Today, for the first time in almost 2 years, I ditched my Blackberry for an Android device. The Huawei P8 will take over my life for a few weeks before i yield to home base. The P8 is a great device, has a superbly powerful camera that could shoot a sequel out of a meow match of Sally’s & Chenze’s cats, the design is remarkably sleek. Its gorgeous and performs well enough with the Kirin 930 processor combined with 3 GB RAM. From the images released by the guys at Waterloo, the Blackberry Priv is has a great design and promises real power as seen in the specifications. The Blackberry Priv will spot a 5.4 inch Quad HD (2560 x 1,440 pixels; 544 ppi) display, a Hexacore Qualcomm Snapdragon 808, 32 GB internal storage and 3 GB RAM coupled up with 18 megapixel main sensor; 5 megapixel sensor on the front. It will have a 3,410mAh battery and run on Android 5.1.1 Lollipop. Away from the specifications, Blackberry is well known for its enterprise capabilities ranging from security features to productivity tools. Combining the power of the BB enterprise suite and the versatility of android, users especially in enterprise and government have a real productivity tool. Like I mentioned on the Techweez Forum, we might just have a Lamborgini Sesto Elemento in a smartphone.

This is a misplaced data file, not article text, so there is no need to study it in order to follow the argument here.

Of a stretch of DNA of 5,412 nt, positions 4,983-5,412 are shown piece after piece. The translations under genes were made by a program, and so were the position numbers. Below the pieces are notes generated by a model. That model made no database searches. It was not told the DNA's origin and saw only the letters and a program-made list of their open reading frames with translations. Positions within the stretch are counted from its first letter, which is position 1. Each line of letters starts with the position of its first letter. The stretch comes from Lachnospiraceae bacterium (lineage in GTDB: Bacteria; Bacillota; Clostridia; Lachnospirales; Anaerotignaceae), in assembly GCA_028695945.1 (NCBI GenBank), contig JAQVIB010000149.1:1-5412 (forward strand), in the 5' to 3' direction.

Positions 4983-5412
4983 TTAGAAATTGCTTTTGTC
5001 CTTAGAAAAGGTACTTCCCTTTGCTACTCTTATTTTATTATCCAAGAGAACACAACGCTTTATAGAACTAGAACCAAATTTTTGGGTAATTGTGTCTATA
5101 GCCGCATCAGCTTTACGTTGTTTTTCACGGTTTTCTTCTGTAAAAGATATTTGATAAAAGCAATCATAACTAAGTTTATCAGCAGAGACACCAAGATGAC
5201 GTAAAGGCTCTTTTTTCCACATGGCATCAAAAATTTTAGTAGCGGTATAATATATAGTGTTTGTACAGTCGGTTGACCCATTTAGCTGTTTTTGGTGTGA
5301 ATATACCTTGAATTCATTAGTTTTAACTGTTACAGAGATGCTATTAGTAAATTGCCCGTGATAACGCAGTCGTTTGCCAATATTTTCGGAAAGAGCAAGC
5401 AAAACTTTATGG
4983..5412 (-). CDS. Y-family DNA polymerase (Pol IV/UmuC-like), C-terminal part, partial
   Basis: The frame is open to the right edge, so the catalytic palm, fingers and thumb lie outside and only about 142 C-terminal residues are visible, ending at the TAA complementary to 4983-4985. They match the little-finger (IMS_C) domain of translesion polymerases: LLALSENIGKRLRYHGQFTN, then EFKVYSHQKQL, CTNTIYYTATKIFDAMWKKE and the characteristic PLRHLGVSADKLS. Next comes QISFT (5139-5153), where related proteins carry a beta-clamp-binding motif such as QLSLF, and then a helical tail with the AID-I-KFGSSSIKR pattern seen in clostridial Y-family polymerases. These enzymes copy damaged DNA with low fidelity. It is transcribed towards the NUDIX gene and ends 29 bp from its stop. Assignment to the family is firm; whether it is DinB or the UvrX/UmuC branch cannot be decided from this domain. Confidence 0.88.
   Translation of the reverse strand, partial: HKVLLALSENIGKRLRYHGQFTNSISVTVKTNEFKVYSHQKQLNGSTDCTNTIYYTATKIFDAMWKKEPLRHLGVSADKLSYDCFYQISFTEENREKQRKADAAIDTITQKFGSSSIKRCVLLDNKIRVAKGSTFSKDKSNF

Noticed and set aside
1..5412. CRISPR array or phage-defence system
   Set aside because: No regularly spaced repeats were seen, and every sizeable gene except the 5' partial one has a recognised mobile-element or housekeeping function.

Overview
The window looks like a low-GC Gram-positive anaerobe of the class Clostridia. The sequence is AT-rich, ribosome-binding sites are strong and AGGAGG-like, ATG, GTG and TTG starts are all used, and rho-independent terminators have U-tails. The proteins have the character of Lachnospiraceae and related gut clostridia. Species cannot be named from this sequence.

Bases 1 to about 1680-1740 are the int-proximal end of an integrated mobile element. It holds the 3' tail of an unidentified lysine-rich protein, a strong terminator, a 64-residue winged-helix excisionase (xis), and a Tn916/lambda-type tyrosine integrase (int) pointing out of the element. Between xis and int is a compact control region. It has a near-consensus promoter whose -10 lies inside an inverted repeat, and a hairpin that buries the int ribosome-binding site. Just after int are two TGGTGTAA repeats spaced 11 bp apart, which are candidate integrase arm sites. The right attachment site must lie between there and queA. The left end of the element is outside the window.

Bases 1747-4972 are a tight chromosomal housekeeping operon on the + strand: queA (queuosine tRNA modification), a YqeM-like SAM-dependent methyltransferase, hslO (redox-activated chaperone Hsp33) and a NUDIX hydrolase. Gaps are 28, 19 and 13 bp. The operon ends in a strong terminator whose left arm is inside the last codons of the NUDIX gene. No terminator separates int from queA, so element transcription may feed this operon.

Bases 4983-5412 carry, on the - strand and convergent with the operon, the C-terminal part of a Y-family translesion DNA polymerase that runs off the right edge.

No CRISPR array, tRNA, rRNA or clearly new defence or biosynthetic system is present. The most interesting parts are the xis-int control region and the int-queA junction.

As earlier mentioned, Blackberry rode roughshod as far as smartphones go. Many smartphone users on Android and iOS were originally Blackberry users who run out of gas and altogether changed dalliance. This legion of Ex-Blackberry users on Android users are yet to find a stable home on Android be it at Samsung, HTC, Huawei or even Sony. Blackberry finally has a device that will likely appeal to these former users and on the right platform. In addition to the power specifications, the Blackberry Priv has been able to add a physical keyboard, possibly seeking to invoke nostalgia in these former users. I think many former users will troop back in droves and this might be a gamble pays just enough for Blackberry. Blackberry’s Achilles heel has been the lack of apps on Blackberry World store. Efforts to patch these gaps through partnership with Amazon bore no real fruits. Running Android means The Priv will have access to a legion of android applications automatically addressing these shortfalls. I think Blackberry might just have it on this front.